In Pediatrics, Dwayne Dove and colleagues look at the literature on medications. As with so many other aspects of the issue, our knowledge is extremely limited.
BACKGROUND AND OBJECTIVE: Although many treatments have been studied in children with autism spectrum disorders (ASDs), less attention has focused on interventions that may be helpful in adolescents and young adults with ASD. The goal of this study was to systematically review evidence regarding medication treatments for individuals between the ages of 13 and 30 years with ASD.
METHODS: The Medline, PsycINFO, and ERIC databases were searched (1980–December 2011), as were reference lists of included articles. Two investigators independently assessed studies against predetermined inclusion/exclusion criteria. Two investigators independently extracted data regarding participant and intervention characteristics, assessment techniques, and outcomes and assigned overall quality and strength of evidence ratings on the basis of predetermined criteria.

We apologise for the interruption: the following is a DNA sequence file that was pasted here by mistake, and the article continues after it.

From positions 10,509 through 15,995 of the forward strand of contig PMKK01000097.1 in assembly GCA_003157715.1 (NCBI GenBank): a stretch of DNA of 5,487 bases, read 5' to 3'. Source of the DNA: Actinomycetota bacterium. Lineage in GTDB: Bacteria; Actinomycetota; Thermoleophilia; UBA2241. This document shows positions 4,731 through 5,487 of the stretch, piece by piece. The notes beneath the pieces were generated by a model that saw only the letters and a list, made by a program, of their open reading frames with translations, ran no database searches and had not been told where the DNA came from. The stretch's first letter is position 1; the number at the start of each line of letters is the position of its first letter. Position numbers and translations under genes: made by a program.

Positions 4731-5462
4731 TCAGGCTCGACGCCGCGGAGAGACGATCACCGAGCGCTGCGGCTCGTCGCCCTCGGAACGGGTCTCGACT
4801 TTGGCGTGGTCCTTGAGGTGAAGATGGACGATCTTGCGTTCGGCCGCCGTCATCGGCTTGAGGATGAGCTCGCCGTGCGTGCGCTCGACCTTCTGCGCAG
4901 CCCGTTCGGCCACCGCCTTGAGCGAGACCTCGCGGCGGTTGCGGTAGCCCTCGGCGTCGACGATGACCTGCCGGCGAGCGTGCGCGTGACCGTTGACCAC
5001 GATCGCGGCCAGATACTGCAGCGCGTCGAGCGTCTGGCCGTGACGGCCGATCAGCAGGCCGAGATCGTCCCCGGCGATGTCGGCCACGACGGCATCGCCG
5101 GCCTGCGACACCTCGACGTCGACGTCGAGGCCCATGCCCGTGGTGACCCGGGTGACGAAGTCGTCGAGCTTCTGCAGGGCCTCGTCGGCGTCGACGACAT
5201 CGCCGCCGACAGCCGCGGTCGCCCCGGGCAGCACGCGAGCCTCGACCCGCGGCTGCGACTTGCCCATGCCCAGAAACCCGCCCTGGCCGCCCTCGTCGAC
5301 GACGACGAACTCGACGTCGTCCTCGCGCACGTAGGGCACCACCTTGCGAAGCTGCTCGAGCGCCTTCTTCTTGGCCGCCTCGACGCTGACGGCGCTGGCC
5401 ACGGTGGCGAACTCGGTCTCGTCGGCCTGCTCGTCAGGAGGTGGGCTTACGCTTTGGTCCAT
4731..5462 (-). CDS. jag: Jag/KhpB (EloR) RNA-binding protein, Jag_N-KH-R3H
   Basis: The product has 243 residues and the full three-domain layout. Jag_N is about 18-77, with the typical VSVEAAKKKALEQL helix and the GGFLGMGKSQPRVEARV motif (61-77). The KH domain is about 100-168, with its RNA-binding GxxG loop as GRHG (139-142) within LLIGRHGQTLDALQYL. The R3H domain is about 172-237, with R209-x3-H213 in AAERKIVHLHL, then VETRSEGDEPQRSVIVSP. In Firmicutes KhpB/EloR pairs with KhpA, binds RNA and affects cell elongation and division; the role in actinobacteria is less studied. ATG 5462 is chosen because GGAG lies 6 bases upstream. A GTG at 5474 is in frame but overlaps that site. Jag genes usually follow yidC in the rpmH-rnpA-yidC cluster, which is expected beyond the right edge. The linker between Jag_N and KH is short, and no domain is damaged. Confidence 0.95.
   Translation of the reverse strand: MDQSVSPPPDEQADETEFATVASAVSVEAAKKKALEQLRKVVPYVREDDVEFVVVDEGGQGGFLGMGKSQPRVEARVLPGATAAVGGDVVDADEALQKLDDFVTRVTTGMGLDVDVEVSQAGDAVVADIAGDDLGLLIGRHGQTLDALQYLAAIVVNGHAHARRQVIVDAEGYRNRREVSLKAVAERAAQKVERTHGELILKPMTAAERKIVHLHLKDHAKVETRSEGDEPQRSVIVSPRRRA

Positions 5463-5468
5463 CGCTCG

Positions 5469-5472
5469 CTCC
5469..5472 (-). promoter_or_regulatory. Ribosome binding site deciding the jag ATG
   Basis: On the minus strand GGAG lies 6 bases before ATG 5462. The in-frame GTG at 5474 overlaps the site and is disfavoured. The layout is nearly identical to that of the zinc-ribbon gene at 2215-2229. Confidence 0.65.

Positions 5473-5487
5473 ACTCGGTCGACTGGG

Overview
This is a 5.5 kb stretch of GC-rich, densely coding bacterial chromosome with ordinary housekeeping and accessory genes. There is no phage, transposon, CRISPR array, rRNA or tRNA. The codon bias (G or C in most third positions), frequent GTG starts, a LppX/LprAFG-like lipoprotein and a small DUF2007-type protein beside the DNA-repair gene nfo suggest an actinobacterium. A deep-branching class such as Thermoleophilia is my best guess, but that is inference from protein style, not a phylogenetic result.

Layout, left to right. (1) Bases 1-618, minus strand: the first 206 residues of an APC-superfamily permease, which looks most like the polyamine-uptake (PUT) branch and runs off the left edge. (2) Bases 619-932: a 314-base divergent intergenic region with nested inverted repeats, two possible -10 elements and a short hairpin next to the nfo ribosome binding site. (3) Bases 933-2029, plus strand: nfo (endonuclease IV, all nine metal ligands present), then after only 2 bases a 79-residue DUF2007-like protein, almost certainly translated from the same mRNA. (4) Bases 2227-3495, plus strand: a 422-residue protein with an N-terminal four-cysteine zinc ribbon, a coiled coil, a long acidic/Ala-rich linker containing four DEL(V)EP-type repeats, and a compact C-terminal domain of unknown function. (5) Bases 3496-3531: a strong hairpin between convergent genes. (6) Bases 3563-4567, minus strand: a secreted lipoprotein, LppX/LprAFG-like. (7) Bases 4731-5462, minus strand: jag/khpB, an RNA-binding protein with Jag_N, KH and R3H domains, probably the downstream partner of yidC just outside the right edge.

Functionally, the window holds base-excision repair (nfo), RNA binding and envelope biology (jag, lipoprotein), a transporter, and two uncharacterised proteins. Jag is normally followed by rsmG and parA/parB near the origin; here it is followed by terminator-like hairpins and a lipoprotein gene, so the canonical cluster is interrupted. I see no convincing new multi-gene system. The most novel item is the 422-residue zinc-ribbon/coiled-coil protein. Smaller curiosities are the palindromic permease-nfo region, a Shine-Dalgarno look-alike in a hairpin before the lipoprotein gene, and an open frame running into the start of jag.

RESULTS: Eight studies of medications were identified that focused on 13- to 30-year-olds with ASD; 4 of the studies were of fair quality. The strength of evidence was insufficient for all outcomes associated with medications tested in this population; however, the 2 available studies of the atypical antipsychotic medication risperidone in this age range were consistent with the moderate evidence in children with ASD for treating problem behavior, including aggression, and high strength of evidence for adverse events, including sedation and weight gain.
CONCLUSIONS: There is a marked lack of data on use of medication treatments for adolescents and young adults with ASD. The evidence on the use of risperidone in this age range is insufficient when considered alone but is consistent with the data in the population of children with ASD.